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Thursday, 8 October 2020
Page: 5313

Senator STEELE-JOHN (Western Australia) (09:33): [by video link] The arts and the humanities are amazing, and anyone who studies them should be celebrated. We know that the future of employment in this country, the industries that are needed over the next 25 years, the challenges we face as a community are all better faced when people have the opportunity to study in the arts, in the humanities, gaining the skills that are available to people there. I say that proudly as somebody that studied the arts when I was at university myself.

It is also the case that many previous generations to my own have had the opportunity to study in these fields either at a dramatically reduced cost or, indeed, for free. There is an entire generation of so-called legislators in this place who went to university for free, who studied the arts and the humanities for free. There are no fewer than 16 government members that went to university for free. The education minister himself has no fewer than three arts degrees, so you would think in that context that any and all legislation that came before this place would be aimed at opening up opportunity for young people, for students across the country to study at university, and would encourage people to study in these incredibly vital fields where we have the opportunity to explore the deepest questions of our own human nature and collaborate with each other on some of the most challenging topics of our time. Particularly in this moment where so many young people are challenged as never before by the reality of the COVID recession, by the reality of the climate crisis and by the reality of the health crisis, you would imagine that any and all legislation put before this place would be aimed at making it easier for us as young people to get an education. Particularly now, more than ever, in 2020, getting a tertiary degree, studying in these fields, is the modern equivalent of exiting high school as it was for previous generations. Yet, when we look at the Higher Education Support Amendment (Job-Ready Graduates and Supporting Regional and Remote Students) Bill 2020, when we open the lid and look at this proposal, we see the diametric opposite.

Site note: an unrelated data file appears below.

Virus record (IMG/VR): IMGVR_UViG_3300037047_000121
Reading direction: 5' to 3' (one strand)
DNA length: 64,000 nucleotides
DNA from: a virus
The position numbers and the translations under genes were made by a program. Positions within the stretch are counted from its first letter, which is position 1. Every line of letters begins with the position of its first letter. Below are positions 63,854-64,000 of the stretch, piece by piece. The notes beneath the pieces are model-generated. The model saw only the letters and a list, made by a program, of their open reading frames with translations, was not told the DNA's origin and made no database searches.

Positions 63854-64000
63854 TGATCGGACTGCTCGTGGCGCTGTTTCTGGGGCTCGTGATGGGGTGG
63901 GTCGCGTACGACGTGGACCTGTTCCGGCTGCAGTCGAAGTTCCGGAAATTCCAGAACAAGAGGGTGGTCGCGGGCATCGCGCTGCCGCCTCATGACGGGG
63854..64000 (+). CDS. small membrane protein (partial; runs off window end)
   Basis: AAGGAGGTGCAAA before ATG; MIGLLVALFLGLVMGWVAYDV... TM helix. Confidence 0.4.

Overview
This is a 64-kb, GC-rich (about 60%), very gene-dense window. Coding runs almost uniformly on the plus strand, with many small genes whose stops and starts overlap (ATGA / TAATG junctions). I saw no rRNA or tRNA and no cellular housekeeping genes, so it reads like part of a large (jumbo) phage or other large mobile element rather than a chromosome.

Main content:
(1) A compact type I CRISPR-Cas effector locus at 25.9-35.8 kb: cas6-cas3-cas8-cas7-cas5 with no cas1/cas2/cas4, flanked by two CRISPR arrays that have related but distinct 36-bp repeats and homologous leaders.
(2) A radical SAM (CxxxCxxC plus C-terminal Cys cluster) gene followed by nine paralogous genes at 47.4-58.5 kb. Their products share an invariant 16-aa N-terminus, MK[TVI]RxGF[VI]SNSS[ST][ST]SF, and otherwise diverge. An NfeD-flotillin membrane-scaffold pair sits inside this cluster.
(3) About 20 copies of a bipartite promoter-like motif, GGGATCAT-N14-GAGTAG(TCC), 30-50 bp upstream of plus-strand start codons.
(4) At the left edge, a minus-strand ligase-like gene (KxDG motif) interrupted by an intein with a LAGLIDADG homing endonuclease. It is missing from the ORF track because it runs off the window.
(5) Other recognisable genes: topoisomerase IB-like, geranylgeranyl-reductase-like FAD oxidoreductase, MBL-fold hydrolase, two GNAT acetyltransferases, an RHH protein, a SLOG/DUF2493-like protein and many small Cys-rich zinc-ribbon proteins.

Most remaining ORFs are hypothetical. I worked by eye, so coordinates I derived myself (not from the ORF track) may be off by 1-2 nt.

At the heart of this bill is a rank hypocrisy. It is the legislative embodiment of a pattern which is sweeping through our entire society at the moment, and that is the pattern of older, privileged folks denying to this generation, to my generation, the opportunities which they themselves enjoyed. An entire generation of parliamentarians who went to university for free are now moving to block that opportunity—not only to fail to pass on that opportunity but to make it more difficult for students to study in the arts and humanities. It is one of the most unfair and one of the most hypocritical pieces of legislation that we have seen in recent times.